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Creating Models in Latex

Creating LaTex models is quite easy, after you have the images ready. However the biggest process for people is the conversion of their graphic files.

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Using the encapsulated postscript (eps)

If you are looking to import any image or LaTeX model in your document, it has to be in the format of EPS. Adobe defined EPS to make it easy for importing postscript-based graphics into documents. This is because the format declares the image size, it makes it easy for the articles about LaTeX to have the graphics and text arranged then. With the help of Adobe applications you can save the image and graph in the PS or the EPS standards.

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For image conversion to EPS (in Linux)

You an use the command ‘convert’ for the image conversion to EPS. It supports about every graphics format which you need. All you have to write are two arguments filename of first image and the second image. First images is the image that you are converting and the second is the image name that you are giving to the converted image. For example ‘convert file1.jpg  file2.eps.’

You can also use GIMP for a more graphical approach to save an load plenty of images.

Importing Models and Graphicx

With the help of a package known as graphic you can import the graphics easily in your document. However you would have to use \usepackage{graphicx}  as a preamble in your document.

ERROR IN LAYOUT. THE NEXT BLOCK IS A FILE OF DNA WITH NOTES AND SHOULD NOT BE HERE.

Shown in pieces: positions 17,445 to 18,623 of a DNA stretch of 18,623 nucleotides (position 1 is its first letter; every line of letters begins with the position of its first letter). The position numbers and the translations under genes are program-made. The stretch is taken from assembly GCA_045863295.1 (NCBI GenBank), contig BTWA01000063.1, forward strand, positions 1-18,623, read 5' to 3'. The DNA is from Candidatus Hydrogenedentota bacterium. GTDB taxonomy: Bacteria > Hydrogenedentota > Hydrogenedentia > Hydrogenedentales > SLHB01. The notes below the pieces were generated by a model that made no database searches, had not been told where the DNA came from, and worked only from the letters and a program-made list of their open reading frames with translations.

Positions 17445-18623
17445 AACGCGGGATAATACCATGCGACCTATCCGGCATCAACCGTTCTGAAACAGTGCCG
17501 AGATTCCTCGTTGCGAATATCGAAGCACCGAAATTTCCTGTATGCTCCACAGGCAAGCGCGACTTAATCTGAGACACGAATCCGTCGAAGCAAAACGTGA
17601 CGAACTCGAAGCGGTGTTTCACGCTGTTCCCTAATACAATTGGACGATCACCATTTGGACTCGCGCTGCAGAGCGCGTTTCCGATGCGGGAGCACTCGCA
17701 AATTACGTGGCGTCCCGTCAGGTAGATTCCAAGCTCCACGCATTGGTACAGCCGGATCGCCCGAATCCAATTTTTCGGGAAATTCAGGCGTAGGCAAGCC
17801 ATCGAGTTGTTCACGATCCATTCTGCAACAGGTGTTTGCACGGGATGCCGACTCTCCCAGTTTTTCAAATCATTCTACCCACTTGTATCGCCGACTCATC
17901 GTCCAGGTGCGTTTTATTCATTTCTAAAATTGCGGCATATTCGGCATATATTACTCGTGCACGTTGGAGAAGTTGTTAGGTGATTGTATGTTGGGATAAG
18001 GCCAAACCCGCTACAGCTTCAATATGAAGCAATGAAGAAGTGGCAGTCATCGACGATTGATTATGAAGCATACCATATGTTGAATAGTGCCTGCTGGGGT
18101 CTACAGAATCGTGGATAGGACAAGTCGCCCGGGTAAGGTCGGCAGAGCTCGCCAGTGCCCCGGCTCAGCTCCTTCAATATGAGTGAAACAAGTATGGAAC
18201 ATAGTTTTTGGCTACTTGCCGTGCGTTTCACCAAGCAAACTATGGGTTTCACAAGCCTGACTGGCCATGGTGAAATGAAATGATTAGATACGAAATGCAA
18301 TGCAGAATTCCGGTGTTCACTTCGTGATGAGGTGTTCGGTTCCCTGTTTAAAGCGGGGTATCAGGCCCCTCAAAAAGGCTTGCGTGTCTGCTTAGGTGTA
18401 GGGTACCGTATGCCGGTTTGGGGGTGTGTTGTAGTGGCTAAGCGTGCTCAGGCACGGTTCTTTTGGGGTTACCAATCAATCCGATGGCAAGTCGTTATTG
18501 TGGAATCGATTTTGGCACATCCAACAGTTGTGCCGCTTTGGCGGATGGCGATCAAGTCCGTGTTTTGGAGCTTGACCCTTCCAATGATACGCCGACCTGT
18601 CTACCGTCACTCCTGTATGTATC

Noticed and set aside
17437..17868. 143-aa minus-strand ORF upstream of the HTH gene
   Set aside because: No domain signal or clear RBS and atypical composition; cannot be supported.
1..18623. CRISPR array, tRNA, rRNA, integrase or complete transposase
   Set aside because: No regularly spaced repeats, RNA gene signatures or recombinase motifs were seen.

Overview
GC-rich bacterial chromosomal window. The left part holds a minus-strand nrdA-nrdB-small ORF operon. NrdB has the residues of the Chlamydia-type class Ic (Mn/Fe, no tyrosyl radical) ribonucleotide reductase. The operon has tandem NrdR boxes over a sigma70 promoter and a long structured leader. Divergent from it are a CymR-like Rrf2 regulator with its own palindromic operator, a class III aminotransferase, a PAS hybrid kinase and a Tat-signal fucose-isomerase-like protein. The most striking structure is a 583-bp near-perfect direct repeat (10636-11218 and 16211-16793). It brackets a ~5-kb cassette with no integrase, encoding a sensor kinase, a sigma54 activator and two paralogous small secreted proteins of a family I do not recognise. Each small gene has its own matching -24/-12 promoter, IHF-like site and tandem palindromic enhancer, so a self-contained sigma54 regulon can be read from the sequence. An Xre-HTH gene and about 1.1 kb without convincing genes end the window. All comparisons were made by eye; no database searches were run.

You can use the command as shown here \includegraphics[attribute1=value1, attribute2=value2, …, attributen=valuen]{image}

The arguments written inside the square brackets are not a must, in fact they are optional and some of them which you can use are as follow:

width=xx Specifies the width of the image being imported.
height=xx Specifies the height of the image being imported.
However, you need to specify just one of the two while taking care of the aspect ratio.
keepaspectratio Its value can be set as true or false. For scaling the image you can set it to true.
scale=xx Used for scaling the image by the given factor.
angle=xx This rotates the image in the anticlockwise direction
trim=l b r t This crops the image. L b r t stands for left bottom right top
clip To make ‘trim’ work, you need to set ‘clip=true’

For using multiple options you can use comma.  This article was directed towards making you understand the LaTeX for Math models.

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